Now I am going to add another level of virtue signalling into the mix:  Bear in mind that most food contains water, in fact most fruit and vegetables contain more than 90% water.  Did the water in the food you just bought come from a region of the world which is under high water stress ? In the UK we are fortunate to live in a maritime climate, which means we rarely suffer from water stress.  (Yes I know, the recent 6 month rainathon has caused lots of stress, but you know what I mean).  So is it responsible to be importing water (in the form of food) from such countries as Morocco, South Africa, Chile, Algeria, Egypt, Spain, Italy or France, yes, even France ?  The map above shows the areas of the world under highest water stress, it is quite shocking.  Should we expect to eat tomatoes all year round if they come from Morocco, or lettuce, cucumbers or raspberries in every month of the year when grown in Spain, Chile or South Africa ?

Apples are a good case in point; right now, in March, you can buy UK produced apples, our local Tesco stocks them, as well as apples from France and South Africa, and I am not talking about shrivelled up Coxes here, there are lovely sweet crunchy British apples available, even though most would have been picked in September.  UK growers have invested heavily in storage facilities for apples and other fruit, to extend the season of availability, so why would anyone want to buy foreign water (in the apples)?

Please could someone explain why, when Cornwall grows huge amounts of cauliflower, a winter harvested crop, grown with Cornish water, our local Tesco stocks nothing but Spanish caulis?  It is a disgrace.   

Before everyone jumps up and down saying that British food is sometimes more expensive than imported food, let us consider why that is.  Higher food standards, such as those that apply to food grown in the UK, may cost more because we are not allowed to use cheap and environmentally damaging methods that are used elsewhere, or animal rearing methods that are cruel, or use growth promoting hormones that were banned across Europe 20 years ago.  Cheaper foreign foods will almost always have a hidden cost attached, which at the moment it is still possible to ignore – the environmental cost – if you wish to. 

Where does the chicken come from which is sold by the likes of KFC, or the dodgy meat on that kebab turning in the window of the local takeaway ?  Restaurants, hotels and other producers of meals don’t even have to display the information you find on supermarket food, so you have little chance of knowing anything about what you are eating.  But you can always ask, and even choose not to buy if no information is forthcoming. We should always read the label, and think about the consequences of our purchases.

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3 thoughts on “March 2020

  1. I would add of course why is not barley flour more readily available and cheaper? It is easy to make a well risen loaf with 30% barley which of course grows well in this country thus saving the need to import hard milling wheat.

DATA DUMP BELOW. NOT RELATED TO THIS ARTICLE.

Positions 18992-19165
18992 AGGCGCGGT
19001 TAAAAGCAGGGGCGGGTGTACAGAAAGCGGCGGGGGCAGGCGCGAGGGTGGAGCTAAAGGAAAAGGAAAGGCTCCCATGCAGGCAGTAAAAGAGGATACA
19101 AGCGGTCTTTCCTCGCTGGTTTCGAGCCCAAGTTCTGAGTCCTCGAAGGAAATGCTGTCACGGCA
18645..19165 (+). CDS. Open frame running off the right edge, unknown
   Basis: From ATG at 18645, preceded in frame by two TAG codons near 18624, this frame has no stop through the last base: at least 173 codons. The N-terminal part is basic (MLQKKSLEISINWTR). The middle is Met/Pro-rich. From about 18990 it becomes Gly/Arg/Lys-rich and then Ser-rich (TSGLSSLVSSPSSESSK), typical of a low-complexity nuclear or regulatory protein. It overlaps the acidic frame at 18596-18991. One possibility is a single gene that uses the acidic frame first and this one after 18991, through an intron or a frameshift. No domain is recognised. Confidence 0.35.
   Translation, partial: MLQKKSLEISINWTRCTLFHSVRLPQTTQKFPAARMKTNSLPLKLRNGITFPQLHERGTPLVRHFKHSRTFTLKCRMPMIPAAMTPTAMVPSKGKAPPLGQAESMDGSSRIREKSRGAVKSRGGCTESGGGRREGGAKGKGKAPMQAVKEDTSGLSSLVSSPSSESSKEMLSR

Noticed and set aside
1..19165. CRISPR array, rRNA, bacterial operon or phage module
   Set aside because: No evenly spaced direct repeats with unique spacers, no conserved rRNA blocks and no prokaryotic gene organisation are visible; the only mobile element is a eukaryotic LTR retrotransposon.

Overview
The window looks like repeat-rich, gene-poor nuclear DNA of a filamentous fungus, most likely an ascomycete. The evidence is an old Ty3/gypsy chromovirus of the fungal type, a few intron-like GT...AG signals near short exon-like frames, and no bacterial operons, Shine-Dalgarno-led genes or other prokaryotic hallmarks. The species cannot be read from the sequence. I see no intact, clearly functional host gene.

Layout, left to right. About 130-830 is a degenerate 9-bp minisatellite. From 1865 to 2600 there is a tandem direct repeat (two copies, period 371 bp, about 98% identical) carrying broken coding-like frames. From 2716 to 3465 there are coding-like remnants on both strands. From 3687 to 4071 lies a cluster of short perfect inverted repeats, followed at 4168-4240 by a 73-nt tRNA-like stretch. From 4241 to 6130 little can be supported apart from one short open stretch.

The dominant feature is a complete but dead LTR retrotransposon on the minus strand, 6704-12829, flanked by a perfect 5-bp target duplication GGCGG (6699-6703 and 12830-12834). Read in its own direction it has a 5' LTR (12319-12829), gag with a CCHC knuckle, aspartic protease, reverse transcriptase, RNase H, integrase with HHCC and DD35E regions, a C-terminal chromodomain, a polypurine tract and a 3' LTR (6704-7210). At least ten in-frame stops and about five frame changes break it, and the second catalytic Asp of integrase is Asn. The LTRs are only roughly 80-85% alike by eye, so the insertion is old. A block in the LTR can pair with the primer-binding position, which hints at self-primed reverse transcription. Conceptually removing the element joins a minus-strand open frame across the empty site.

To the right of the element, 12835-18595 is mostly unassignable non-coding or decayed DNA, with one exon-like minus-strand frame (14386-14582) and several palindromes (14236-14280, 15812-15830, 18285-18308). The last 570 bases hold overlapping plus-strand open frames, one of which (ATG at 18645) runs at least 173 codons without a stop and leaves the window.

As a bonus this loaf is lower in gluten which causes many problems.

    Lettuce or other salad greens could be grown in this country with protection for longer periods hopefully the ex employees from Witherspoons will continue to want to pick it. Winter squash, huge variety, not just butternut, grow well here and easy to store.

    You are right there needs to be a simple planet stress labelling score 1-10 which takes into account food miles, energy input, health, co2, etc

  2. In response to your loyal reader,my comments as follows;

    In the dark ages when I was in business, Rank Hovis Southampton flour mill boasted that only UK wheats were used, They had techniques to boost the protein which obviated the need for imported high protein wheat.
    Jim Atkins

  3. Listening to a radio programme whilst the panic buying spree was at maximum, a supermarket representative said words to the effect “the UK has the most sophisticated buying system in the whole world, we can source more food at lower prices, more quickly than any other supply chain for food”
    He was very proud of that, meanwhile missing out the fact that locally sourced, seasonal produce produced to much higher standards of production especially in terms of animal welfare is the most sustainable form of production in the medium and long term. Water is not the only issue albeit a very important one.

    This is something that seems to have filtered through, at last, to a larger section of our population during the C19 crisis who used to think that the countryside is a sweet and lovely place where someone carving a poem into a rock on a wild hillside is the way forward because ‘they have seen it on Countryfile’ rather than the countryside being the factory floor of food production currently producing over 60% of our indigenous foodstuffs.

    This figure used to be nearer 80% but successive statutory reductions in productivity – things like Set-aside and Environmental Focus Areas are reducing that capacity for food production in the UK and, under the proposed Agriculture Bill where farmers will ‘receive public money for public good’ food production is not mentioned as a public good at all.

    I am not saying that the enhancing of the ecology is a bad thing, I am, like George, doing a lot more of it than I ever thought I would and it is a good and rewarding thing to be part of and to see.

    The worm may have turned a bit.

    Sorry about the soap box, I am a contemporary of the producer of this Blog and also a farmer over in sunny (and usually very dry) Essex with a farm shop that is currently inundated with new customers.